Before constructing a slipcover for yourself or a client there's several considerations you should keep in mind:
- Will the fabric be washed or dry cleaned?
- Does your client want a tailored, casual, or "sloppy" look?
- Will a slipcover hang right for the piece of furniture considered?
- Is the fabric in mind appropriate for a slipcover?
Our client had a pair of chairs, like the one at right. She chose an upholstery weight fabric and wanted a tailored look. The fabric, heavier than usual for a slipcover, fell quite nicely and covered up the channel back better than a plain material or polished cotton. Because the fabric had a backing it would need to be dry cleaned. Due to shrinkage some materials need to be pre-washed. Fabrics that are to be washed may make it necessary to finish the seams off with a serger, zig-zag them, or at least go around an extra time close to the edge with a straight stitch. Another alternative on covers without welt cord is to top stitch the seams. (See photo in how toRecover a Truck Seat) Most of our fabric distributors recommend dry cleaning to maintain the new look of their materials.
Here's our finished cover. Most slipcovers have skirts. It's important to know if the furniture is going to sit on a carpet or hardwood floors. If your skirt is too long sometimes you can put furniture glides on or cups under the legs. We measure and block out the material in a similar manner as we did in the upholstery segments only we cut the pieces a bit larger. We double hem, that is turn over an extra time, the edges of the seat boxing and outside back, etc., so allow for that.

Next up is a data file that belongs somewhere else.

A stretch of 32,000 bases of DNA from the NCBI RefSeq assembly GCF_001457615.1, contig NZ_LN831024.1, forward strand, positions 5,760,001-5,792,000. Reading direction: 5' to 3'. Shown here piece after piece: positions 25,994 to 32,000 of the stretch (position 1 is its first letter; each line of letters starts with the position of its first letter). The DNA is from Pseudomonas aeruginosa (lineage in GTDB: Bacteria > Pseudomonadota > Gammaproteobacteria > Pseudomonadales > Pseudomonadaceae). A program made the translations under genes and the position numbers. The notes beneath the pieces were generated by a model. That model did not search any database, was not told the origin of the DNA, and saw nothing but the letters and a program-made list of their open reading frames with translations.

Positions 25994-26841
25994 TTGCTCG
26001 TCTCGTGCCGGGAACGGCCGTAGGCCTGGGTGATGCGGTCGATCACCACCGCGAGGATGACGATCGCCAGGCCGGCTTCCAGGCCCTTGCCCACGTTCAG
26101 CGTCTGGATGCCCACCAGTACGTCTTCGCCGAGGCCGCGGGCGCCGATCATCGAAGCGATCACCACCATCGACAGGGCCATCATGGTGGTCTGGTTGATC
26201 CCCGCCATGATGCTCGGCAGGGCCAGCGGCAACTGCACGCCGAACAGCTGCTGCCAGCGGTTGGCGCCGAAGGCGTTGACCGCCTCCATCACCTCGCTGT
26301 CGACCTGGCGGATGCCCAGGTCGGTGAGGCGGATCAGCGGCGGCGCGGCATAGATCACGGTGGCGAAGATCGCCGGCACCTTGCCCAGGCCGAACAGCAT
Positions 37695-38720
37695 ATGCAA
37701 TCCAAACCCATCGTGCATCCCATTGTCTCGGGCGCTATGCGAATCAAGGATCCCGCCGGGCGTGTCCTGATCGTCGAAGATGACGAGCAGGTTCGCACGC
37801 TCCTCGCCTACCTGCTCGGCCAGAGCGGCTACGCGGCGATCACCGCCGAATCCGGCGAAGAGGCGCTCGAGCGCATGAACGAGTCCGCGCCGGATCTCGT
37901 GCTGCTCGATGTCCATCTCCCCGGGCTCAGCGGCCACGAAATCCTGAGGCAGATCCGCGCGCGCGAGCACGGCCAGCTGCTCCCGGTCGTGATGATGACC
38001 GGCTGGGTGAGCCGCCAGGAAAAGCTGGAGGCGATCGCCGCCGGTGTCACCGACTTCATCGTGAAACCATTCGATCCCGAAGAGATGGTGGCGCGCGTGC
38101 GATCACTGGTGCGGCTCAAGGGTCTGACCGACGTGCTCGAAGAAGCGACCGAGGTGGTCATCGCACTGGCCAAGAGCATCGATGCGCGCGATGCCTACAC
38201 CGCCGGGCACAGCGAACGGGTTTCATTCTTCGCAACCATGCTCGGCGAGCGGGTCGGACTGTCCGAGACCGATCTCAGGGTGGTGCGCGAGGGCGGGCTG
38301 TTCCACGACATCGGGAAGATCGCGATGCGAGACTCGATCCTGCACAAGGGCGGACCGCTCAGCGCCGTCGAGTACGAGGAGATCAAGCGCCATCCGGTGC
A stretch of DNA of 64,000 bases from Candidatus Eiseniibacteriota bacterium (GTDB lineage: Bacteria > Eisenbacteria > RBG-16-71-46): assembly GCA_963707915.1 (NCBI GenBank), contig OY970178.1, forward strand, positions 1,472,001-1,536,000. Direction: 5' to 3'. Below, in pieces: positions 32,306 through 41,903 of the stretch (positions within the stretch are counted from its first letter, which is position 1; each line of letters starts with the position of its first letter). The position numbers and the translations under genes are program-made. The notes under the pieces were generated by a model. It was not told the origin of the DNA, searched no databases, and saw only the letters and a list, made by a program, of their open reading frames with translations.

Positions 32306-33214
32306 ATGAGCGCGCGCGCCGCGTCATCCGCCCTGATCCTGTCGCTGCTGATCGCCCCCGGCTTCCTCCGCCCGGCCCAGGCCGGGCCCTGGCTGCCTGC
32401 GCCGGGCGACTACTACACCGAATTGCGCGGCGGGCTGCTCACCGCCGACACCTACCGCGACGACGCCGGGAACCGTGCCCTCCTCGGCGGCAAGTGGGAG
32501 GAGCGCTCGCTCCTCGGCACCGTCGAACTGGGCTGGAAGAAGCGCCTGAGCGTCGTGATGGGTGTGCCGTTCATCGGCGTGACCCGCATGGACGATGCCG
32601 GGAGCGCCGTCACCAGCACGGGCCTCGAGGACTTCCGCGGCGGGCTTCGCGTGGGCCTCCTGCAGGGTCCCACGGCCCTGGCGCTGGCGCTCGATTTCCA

We were able to cut the inside back and seat several inches longer in order to be able to stuff the material down in back. This helps keep the cover in place. Mark the center of the front and back of the seat and notch the front and back of the seat material. Place the seat fabric wrong side up and chalk out the shape of the seat by feeling for the cording. Also chalk around where the the fabric meets the frame of the inside back. We wanted the new seam to finish slightly beyond the upholstered seat so that it's not sitting right on top causing a bulky look. You remembered to cut your welt material on the bias, didn't you? Fold the seat material to make sure both sides are the same, make 1/2" seam allowance and cut out.
Next align the inside back material in the same manner as the seat. Fold in 2-4 pleats as needed in both upper corners. Pin them or use a hand stapler to hold them until they can be sewn down. Chalk out the shape of the inside back. Sew down the pleats close to the edge of the fabric.
Here are the inside back and seat pieces. Note the cut outs where the fabric will go around the frame. Start from the center notches and sew the two pieces together.
The edge of the seat protruded beyond the lower part of the frame so we sewed in darts at the two front corners. Another alternative (often a better one) is to make the seat boxing in 3 parts. The boxing may also need to taper down towards the back of the seat. See how this is done in Recover a Truck Seat. If your slipcover seat boxing doesn't need to be pieced or tapered then you can sew the welt and boxing all at the same time as in Sew a Boxed and Welted Cushion, otherwise sew the welt down first then start the boxing at the center notches.
Shape and sew the outside back material. Here we've sewn 3/4" Velcro on one side so the cover can easily be removed. Double hem the boxing and outside back to eliminate the raw edges.
With the slipcover on the chair make a chalk line to mark where you will sew on the skirt. The material for this skirt was self lined, that is, it was simply doubled over. Iron. We cut the entire skirt in one length and placed deep 3" pleats in each corner. You can also make individual panels for each side with a flap at each corner (the common way on most upholstered pieces). Finally we've used a trick our seamstress Layne, came up with to hold it all snugly together. Sew a strip of Velcro to the seam just under the welt and the other piece to the last flap (or pleat). Steam the entire job if necessary. Be proud! You've completed making a tailored slipcover.